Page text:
Thursday, 11 February 2016

Book Review: The Mystery of Edwin Drood by Charles Dickens

Title: The Mystery of Edwin Drood
Author: Charles Dickens
Publisher: Wordsworth Classics
Publication Date: 2005 (1870) 
Pages: 464
Format: Paperback
Genre: Fiction / Classics
Source: Bought Copy


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The main issue in the novel is the disappearance of Edwin Drood and the suspicion that he has been murdered. But as intriguing as this central plot are the startling innovations in Dicken's work and the troubled elements lurking within the novel: a dark opium underworld, the uneasy and violent fantasies of its inhabitants, the disquieting presence of old 'Princess Puffer', of the quiet cathedral town of Cloisterham from which people have to escape in order to save themselves--and, at the centre, the menacing figure of Jasper. (Goodreads Synopsis)


I enjoyed The Mystery of Edwin Drood, in so far as one can enjoy an unfinished work. Although I, of course, knew this to be unfinished, it was still a disappointment when I reached the end of the text not to know how it all concludes. When I read Dickens in my teens, I was not overly fond of his writing style; however, I really appreciated his prose in this book and wonder if I should review some of the others again, coming to them with an older eye.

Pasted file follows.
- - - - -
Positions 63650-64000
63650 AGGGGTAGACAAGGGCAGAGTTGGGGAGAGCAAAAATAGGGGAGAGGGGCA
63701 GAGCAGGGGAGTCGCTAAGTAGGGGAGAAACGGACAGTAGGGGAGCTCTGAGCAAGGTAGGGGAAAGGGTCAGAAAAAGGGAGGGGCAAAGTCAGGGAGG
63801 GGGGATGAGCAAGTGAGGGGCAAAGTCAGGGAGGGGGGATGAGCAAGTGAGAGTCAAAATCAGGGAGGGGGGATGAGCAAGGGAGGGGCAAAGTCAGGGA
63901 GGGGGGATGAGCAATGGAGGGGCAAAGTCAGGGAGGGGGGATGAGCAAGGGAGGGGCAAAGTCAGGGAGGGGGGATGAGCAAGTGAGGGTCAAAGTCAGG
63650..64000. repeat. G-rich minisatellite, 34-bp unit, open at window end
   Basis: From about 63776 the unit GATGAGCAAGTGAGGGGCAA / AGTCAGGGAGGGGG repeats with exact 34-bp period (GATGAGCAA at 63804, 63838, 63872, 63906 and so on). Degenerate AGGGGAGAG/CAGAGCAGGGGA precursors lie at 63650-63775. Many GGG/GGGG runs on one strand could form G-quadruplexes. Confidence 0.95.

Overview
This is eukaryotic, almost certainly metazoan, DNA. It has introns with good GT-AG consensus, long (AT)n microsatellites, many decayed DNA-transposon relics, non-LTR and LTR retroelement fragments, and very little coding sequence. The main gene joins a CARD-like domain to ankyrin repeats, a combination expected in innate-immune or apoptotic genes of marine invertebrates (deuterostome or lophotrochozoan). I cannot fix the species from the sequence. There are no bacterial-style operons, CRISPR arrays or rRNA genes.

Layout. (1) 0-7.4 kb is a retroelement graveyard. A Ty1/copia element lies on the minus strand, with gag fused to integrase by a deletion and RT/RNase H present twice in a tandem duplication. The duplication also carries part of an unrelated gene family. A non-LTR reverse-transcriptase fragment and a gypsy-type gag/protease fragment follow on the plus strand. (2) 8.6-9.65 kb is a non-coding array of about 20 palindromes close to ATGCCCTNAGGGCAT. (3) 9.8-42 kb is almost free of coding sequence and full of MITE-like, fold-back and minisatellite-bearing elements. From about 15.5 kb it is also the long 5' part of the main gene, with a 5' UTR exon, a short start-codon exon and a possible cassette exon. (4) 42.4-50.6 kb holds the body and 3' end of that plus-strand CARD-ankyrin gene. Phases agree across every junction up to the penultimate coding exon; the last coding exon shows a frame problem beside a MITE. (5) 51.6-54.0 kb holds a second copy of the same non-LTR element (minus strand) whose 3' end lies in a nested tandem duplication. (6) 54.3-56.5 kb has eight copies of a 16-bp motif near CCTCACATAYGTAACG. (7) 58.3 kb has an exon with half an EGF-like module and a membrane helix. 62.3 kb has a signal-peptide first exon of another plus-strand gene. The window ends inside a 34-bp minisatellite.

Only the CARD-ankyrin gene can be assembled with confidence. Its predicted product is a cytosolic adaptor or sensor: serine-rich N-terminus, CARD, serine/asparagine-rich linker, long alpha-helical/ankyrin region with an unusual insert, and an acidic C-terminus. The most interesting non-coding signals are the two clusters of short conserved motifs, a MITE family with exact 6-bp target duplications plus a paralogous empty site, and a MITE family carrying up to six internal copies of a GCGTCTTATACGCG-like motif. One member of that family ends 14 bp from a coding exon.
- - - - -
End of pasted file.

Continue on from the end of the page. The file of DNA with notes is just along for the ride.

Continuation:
Edwin Drood himself is, in many way, not a likeable character. That said, many of the others prove themselves worse, and the story was becoming exciting at the point it broke off. If you are a fan of Dickens I would recommend this book. However, if you are someone who likes definite conclusions, this is probably not the book for you, given that it breaks off mid-story.

This edition also included some delightful shorter works, some poignant, some funny.

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